plunged 200 points Tuesday. The cause? Energy stocks drove the
market downward as Iranian nuclear deal talks weigh down
The markets pared gains from
Monday’s massive rally
. Basic materials stocks were the biggest decliners Tuesday.
Dow Chemical Co.
Air Products Chemicals Inc.
) all lost more than 1.4% on the day.
Dow: 17,776.12, -200.19,
SP 500: 2,067.89, -18.35,
Nasdaq: 4,900.88, -46.56,
The SP 500 Volatility Index (VIX), the market’s fear gauge,
gained 5.3% on the day.
What Moved the DJIA Index Today:
Talk of a potential nuclear deal between the United States and Iran
pushed oil prices downward. Western nations and Iranian
leaders have extended negotiations through Wednesday, although the
deadline could be pushed back until June. Brent oil, priced in
London, fell roughly 2.4% to $54.90 per barrel. WTI crude,
priced in New York City, slipped nearly 2.6% to fall below $47.42
per barrel. But to assume that a deal would fuel lower oil prices
is a mistake, according to
Global Energy Strategist Dr. Kent Moors. “The ‘Iranian card’ will
have no short- or medium-term impact on oil prices,”
earlier in March.
Richmond Fed President Jeffrey Lacker stated his case today for
the U.S. Federal Reserve to raise interest rates in June. The noted
hawk on monetary policy dismissed recent economic data and blamed
wintry weather for muted growth in the economy. Lacker noted the
labor market, consumer spending, and several other key data sets
have shown strong improvement over the last year.
Now, check out the other top market stories – plus get our new
profit tip for investors:
This afternoon, Warren Buffett, chairman and CEO of
Berkshire Hathaway Inc.
(NYSE: BRK.A), said Greece’s departure from the Eurozone “may not
be a bad thing for the euro.” During an interview with
, Buffett said a “Grexit” could create a better framework for
future fiscal policy in the region. Buffett made headlines last
week after he worked with private equity giant 3G Capital to
drive a merger between
Kraft Foods Group Inc.
(Nasdaq: KRFT) and H.J. Heinz Co. Here’s a breakdown of 10 Warren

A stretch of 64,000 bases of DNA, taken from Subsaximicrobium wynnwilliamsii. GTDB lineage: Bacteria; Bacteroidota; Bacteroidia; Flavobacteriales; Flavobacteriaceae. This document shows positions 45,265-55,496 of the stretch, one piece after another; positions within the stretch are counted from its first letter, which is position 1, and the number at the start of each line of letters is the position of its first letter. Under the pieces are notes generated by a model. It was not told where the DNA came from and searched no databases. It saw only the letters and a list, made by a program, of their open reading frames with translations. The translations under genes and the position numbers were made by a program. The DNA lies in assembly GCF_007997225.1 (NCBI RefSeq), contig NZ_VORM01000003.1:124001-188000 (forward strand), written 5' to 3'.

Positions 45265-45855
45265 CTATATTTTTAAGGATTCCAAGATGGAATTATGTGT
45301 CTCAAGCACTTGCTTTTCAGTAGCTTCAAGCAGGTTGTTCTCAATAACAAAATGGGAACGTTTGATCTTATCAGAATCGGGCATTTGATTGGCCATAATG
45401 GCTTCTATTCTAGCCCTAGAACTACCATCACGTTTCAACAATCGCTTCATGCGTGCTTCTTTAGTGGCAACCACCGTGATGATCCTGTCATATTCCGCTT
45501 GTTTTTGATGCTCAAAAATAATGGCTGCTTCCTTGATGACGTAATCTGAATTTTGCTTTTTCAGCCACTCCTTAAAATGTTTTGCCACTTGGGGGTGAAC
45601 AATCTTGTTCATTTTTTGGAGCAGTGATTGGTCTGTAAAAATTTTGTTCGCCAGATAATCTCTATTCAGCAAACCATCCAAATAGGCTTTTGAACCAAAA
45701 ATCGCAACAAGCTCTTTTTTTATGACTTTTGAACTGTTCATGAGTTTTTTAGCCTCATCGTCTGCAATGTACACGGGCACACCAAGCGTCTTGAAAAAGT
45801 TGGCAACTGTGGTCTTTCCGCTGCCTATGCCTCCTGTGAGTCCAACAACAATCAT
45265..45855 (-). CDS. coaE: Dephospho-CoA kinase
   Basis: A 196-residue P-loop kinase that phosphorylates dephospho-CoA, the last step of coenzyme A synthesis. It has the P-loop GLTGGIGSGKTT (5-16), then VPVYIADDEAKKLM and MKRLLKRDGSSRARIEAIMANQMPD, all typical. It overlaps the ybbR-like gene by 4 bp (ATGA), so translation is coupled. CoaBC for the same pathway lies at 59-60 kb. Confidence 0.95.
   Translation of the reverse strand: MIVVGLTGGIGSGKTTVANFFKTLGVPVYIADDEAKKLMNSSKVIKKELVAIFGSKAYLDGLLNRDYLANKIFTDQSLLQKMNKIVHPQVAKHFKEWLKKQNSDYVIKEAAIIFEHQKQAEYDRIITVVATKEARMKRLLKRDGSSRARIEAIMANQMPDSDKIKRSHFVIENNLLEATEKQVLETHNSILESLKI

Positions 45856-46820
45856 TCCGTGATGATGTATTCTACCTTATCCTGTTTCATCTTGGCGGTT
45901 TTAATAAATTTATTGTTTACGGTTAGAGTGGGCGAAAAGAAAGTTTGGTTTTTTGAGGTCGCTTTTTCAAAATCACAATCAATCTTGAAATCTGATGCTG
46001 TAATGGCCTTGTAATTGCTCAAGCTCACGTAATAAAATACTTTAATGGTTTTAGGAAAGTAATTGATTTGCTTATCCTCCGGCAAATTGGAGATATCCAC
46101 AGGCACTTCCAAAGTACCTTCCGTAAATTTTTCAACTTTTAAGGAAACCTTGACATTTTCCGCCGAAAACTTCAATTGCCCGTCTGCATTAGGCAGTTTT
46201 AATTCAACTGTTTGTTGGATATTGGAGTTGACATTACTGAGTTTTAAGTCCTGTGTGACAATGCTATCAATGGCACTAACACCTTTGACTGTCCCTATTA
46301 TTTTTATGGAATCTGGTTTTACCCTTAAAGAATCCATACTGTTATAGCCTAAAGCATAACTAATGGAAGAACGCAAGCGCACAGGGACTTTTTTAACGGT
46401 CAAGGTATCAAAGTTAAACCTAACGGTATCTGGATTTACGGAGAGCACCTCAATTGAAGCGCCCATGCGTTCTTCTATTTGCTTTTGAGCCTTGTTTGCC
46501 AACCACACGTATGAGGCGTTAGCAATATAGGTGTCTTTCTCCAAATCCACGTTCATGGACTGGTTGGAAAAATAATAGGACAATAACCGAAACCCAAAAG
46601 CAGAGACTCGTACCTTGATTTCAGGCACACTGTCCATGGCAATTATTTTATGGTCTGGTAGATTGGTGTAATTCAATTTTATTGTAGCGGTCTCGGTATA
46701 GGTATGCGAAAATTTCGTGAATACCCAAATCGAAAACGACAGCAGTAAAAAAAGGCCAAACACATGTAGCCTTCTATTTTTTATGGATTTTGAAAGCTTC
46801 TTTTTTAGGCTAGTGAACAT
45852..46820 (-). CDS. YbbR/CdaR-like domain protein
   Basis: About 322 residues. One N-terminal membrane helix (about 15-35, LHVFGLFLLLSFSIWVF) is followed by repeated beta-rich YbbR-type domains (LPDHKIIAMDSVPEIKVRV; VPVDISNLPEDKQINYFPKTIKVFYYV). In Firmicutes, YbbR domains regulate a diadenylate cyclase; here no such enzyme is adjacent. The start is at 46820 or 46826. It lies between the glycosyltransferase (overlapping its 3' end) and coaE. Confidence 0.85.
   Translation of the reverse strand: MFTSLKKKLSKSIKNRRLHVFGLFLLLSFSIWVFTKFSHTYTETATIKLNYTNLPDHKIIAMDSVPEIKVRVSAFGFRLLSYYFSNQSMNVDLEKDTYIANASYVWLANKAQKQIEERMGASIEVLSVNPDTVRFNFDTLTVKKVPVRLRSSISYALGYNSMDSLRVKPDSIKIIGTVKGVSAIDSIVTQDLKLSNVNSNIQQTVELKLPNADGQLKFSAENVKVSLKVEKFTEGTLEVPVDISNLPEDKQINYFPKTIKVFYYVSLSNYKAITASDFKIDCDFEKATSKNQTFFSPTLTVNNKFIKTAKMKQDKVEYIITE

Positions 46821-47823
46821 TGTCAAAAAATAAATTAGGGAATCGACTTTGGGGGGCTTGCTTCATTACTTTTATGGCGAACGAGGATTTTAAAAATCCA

Buffett stocks to watch in 2015…
JCPenney Company Inc.
) jumped 7.4% after the retail giant received a price upgrade
from Piper Jaffray. The investment bank raised its target level
from $13 to $14 and reaffirmed its “Buy” rating. Analysts said
the company was facing positive momentum in revenue and that
spring weather and marketing efforts are in the company’s
It was a second consecutive day of big deals in the markets.
Commercial real estate investment company
CBRE Group Inc.
(NYSE: CBG) announced it will purchase Global
Workplace Solutions, a real estate services business of
Johnson Controls Inc.
(NYSE: JCI), for roughly $1.5 billion. JCI shares rose
1.2% on the day.
Endurance Specialty Holdings Ltd.
(NYSE: ENH) said it will purchase reinsurance firm
(NYSE: MRH) for $1.83 billion in cash and stock. Montpelier
shares were up nearly 1% on the day. ENH shares slipped nearly 5%
on news of the deal.
An Apple a Day:
(Nasdaq: AAPL) slipped 1.5% this afternoon despite receiving a
price target upgrade from RBC Capital. Analyst Amit Daryanani
raised their target to $142 per share, which is a 13% increase
over today’s closing price. The analyst predicted the company
would see strong iPhone sales over the second quarter and would
be able to solve currency concerns and supply chain issues that
have battered the company this year. Go here for all the latest
news and analysis on
Money Morning Tip of the Day:
Not every special situation or “turnaround” play will
be profitable. But these three catalysts all point to a
company’s successful turnaround.
Today’s tip comes from
Tech Expert Michael A. Robinson:
Investing in companies that are in the midst of a turnaround
can be risky. You have to be willing to put your hard-earned
money into companies with steep losses. And not all can succeed
and produce big gains for investors.
Here are three tell-tale catalysts that can help you find
these big-profit stocks.
No. 1. A Solid Recovery Starts at the Top.
I like to see fresh blood at the top for a simple reason: When
companies get into trouble, it often follows from a series of bad
decisions by senior management. So, if the company needs to go in
a new direction, that requires execs who will bring in new ideas
and approaches with them. If a board of directors isn’t willing
to change leaders, it isn’t serious about righting a sinking
No. 2. The Company Must Find New Growth.
To convince key customers, lenders, and investors that it has
embarked on a new direction, a once-troubled firm has to offer
more than just lip service. It must have something new to
deliver. This can include new products, markets, or ways of doing
No. 3. The Company Must Improve Its Financials.
In all the years that I’ve analyzed turnaround firms and their
stocks, I’ve yet to see one that didn’t need at least some
improvement in its balance sheet. Of course, we like to see lots
of new sales. But if the firm can’t improve its cost structure,
sooner or later it’s going to end up in financial trouble.
Robinson shared a company that meets all three of these
criteria, and its stock could soar 50% in less than three
years. Get it here:
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